America’s missing children over 1,000 immigrant minors have vanished since october gas guzzler tax


Children who show up at the border by themselves are usually apprehended by Border Patrol agents or turn themselves in to customs officers at the Department of Homeland Security. Once they are processed, they are turned over to the custody of the Department of Health and Human Services’ refugee office. The office runs more than 100 shelters around the country where it houses children and provides care until they can be turned over to a sponsor while awaiting their immigration hearings.

Yet many experts are claiming that the Department of Homeland Security rarely conducts the kinds of follow-ups necessary to make sure the children aren’t exploited. President Donald Trump himself made it clear earlier this week that he doesn’t sympathize at all with migrant children, telling a roundtable at the Morrelly Homeland Security Center that "we have the worst immigration laws of any country, anywhere in the world. They exploited the loopholes in our laws to enter the country as unaccompanied alien minors.”

In related news, a new report by the ACLU accused American border authorities of verbally, physically and sexually abusing hundreds of undocumented immigrant children between 2009 and 2014, according to NPR. The allegations include running over a 17-year-old with a patrol vehicle before punching him, denying medical attention to a pregnant minor who claimed she was in pain and ultimately delivered a stillbirth, sexually assaulting a 16-year-old girl and threatening a male minor with sexual abuse from another detainee after discarding his birth certificate.

"These agencies have taken no meaningful action to hold federal officials accountable for abusing children or to ensure that such abuse never occurs again," Mitra Ebadolahi, staff attorney with the ACLU’s Border Litigation Project, told NPR.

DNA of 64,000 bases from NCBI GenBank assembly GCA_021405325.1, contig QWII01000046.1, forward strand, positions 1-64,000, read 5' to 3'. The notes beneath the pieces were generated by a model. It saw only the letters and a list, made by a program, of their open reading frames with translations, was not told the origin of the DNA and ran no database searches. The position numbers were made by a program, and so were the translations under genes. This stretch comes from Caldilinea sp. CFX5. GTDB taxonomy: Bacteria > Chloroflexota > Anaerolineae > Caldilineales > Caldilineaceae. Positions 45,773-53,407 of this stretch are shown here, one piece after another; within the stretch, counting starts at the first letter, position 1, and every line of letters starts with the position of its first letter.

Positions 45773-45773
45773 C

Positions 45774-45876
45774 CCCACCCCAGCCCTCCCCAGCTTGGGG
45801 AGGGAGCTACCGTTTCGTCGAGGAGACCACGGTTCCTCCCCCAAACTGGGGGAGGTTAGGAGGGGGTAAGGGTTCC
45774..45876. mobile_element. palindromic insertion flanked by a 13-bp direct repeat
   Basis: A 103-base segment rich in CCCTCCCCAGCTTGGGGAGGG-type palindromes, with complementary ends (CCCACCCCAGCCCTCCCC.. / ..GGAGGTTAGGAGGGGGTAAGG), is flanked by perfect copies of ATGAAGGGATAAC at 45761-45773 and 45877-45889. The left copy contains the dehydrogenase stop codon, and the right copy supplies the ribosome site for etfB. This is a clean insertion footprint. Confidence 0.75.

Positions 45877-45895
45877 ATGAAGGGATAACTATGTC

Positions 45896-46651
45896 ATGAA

Despite these harrowing stories, Attorney General Jeff Sessions has made it an official policy to separate the children of undocumented immigrants from their parents if they are apprehended, which he has characterized as a deterrent against illegal border crossings. This is a policy that has unofficially been in place for months, but earlier this month he traveled to Tennessee (where 97 workers had been arrested during an immigration raid at a meat processing plant) to make it clear that he had no sympathy for the afflicted parents.

Ironically enough, the leader of a union representing members of the U.S. Border Patrol has recently been very critical of Trump’s immigration policies. National Border Patrol Council President Brandon Judd, who represents roughly 15,000 border agents, described the measures implemented by Trump last month to improve border security as "a colossal waste of resources," according to the Los Angeles Times.

Trump, it is worth remembering, focused on immigration during the 2016 presidential campaign, even kicking off his candidacy with a speech that included this infamous (and factually incorrect) assertion about undocumented immigrants from Mexico:

When Mexico sends its people, they’re not sending their best. They’re not sending you. They’re not sending you. They’re sending people that have lots of problems, and they’re bringing those problems with us. They’re bringing drugs. They’re bringing crime. They’re rapists. And some, I assume, are good people.